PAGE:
The last Bioware game I played is Neverwinter Nights, I really love the dialogue in that game especially when you have 14+ Wisdom, I can say most things that I really want to say and you can show some annoying dumb people in the game's universe just how dumb they are. It's not perfect obviously but it's good enough to make you satisfied most of the time.

Last edited by cn3ps; 06/11/20 07:04 AM.
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Originally Posted by Seraphael

That said I wouldn't mind more "stupid" options/locked out of smart options for those who use intelligence as a dump stat. Kind of miss that from the old Fallout games lol.


Except that's not how stats work in DnD. If you want to RP a dumb person, go ahead and pick the dumb answers, but 8 in intelligence isn't Dumb at all. A level 1 character is above the average person in skill levels already. So 8 in int, means you are sort of every day joe.

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Cinematic dialogues ALWAYS age badly. The meme educing cringyness has already started.
Too bad Larian is putting mostly all their blood and sweat on this instead of more interesting gameplay content and a Baldurs gate atmosphere.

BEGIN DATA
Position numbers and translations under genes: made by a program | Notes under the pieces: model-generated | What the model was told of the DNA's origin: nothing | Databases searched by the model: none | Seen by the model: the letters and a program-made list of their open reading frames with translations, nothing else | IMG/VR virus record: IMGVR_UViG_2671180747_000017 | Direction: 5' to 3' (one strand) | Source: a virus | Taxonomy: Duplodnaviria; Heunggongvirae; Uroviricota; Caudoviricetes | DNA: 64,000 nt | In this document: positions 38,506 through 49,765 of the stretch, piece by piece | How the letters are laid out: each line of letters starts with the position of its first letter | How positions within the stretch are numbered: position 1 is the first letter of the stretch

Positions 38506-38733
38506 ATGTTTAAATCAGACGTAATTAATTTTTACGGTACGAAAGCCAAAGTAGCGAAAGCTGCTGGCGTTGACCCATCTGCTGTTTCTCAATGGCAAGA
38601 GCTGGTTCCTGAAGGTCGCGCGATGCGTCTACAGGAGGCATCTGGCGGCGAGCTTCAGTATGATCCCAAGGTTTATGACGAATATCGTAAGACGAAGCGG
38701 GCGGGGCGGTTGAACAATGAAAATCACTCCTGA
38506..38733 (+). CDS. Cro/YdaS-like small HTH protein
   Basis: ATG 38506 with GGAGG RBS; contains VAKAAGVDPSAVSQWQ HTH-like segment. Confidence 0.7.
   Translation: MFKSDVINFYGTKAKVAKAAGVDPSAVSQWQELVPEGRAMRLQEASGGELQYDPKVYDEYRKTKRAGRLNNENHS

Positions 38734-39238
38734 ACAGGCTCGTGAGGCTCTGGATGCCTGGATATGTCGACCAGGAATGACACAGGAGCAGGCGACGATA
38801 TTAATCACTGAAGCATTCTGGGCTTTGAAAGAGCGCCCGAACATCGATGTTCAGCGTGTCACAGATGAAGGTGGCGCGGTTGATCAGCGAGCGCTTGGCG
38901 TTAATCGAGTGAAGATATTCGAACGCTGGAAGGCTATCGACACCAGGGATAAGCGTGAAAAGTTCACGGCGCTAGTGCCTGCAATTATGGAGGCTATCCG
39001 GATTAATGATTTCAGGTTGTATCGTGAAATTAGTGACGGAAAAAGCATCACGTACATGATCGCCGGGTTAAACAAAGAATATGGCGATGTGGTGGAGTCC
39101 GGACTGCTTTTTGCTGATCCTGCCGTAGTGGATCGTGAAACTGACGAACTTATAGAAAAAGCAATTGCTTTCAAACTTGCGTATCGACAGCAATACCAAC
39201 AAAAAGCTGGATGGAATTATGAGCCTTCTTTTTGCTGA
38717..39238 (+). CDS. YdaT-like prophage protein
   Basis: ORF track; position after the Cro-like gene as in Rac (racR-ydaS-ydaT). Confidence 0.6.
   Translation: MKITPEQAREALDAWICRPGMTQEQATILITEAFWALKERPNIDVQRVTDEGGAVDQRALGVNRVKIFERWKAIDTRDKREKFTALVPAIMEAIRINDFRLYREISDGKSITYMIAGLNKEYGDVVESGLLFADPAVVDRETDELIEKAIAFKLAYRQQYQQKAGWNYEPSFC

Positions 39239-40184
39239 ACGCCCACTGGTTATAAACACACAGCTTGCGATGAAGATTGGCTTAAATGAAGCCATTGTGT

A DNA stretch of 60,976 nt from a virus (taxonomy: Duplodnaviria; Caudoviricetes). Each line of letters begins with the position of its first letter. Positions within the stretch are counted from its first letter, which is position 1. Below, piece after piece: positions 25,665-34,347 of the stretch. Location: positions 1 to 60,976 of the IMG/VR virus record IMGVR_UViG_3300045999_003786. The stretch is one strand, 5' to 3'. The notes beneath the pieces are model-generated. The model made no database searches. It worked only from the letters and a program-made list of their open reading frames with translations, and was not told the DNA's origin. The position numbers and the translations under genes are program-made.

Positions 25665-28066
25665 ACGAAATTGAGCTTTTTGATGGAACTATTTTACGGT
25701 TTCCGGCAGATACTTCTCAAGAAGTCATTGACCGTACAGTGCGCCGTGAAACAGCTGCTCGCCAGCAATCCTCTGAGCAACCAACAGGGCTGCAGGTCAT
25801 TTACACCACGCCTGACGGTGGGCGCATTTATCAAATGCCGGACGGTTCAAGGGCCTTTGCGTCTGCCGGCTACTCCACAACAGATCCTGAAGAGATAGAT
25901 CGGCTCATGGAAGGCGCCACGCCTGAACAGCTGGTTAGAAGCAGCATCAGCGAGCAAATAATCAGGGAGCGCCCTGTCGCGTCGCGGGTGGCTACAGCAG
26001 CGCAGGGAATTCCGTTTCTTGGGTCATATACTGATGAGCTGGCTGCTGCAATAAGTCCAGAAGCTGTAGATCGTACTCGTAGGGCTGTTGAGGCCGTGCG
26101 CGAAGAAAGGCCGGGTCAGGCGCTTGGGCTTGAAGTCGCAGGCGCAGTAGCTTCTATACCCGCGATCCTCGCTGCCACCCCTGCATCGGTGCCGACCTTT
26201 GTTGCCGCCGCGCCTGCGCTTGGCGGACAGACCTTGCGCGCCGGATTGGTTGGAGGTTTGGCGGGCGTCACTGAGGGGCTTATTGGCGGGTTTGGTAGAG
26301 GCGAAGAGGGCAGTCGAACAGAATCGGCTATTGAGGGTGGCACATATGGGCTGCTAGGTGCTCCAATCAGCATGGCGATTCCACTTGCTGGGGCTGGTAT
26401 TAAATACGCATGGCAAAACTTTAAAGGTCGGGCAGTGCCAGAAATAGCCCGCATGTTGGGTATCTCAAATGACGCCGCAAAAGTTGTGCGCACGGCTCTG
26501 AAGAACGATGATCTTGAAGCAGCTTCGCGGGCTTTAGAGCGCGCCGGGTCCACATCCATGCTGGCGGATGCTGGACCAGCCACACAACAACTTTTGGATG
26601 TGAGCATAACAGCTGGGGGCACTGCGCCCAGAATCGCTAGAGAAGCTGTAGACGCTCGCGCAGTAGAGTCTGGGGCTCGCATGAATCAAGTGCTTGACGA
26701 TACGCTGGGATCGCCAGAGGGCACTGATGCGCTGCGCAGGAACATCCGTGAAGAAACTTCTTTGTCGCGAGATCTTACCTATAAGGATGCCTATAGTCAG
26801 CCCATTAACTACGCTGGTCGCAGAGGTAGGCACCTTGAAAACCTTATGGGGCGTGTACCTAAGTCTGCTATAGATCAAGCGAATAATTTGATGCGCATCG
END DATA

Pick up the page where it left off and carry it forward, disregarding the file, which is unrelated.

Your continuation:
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"Cinematic dialogues" are not going away no matter the amount of bitching, so it would probably be more productive to address the flaws of the system rather than asking for its removal.


Party control in Baldur's Gate 3 is a complete mess that begs to be addressed. SAY NO TO THE TOILET CHAIN
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It's 2020, cinematic dialogue has been a standard in high-budget games for at least 10 years. And due to the fact that it requires recording a lot of dialogue, well, they can't just add a million new lines of dialogue

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Originally Posted by Tuco
"Cinematic dialogues" are not going away no matter the amount of bitching, so it would probably be more productive to address the flaws of the system rather than asking for its removal.

Absolutely agree.

Criticising without giving alternatives for improvement is just criticising for the sake of it and not exactly constructive. I am surprised at the number of people who for an Alpha or EA title feel that bitching on forums is in anyway a helpful practice?! Surely when a game maker says "hey, Early Access, let us know how we can improve?", the sane response is more of a "well cinematic dialogue is not my thing, but in any case Line blah bla blah should be XYZ instead of ABC".

For example, seeing as we are talking dialogue...